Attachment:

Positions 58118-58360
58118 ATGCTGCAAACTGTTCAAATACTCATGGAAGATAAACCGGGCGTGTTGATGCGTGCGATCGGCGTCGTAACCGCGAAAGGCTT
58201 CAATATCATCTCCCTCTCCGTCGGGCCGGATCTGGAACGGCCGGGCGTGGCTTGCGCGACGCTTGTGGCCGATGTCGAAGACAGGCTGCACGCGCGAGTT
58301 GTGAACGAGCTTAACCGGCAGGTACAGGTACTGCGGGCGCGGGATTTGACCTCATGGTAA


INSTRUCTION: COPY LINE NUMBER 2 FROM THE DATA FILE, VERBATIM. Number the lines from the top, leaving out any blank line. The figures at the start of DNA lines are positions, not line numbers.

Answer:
58118 ATGCTGCAAACTGTTCAAATACTCATGGAAGATAAACCGGGCGTGTTGATGCGTGCGATCGGCGTCGTAACCGCGAAAGGCTT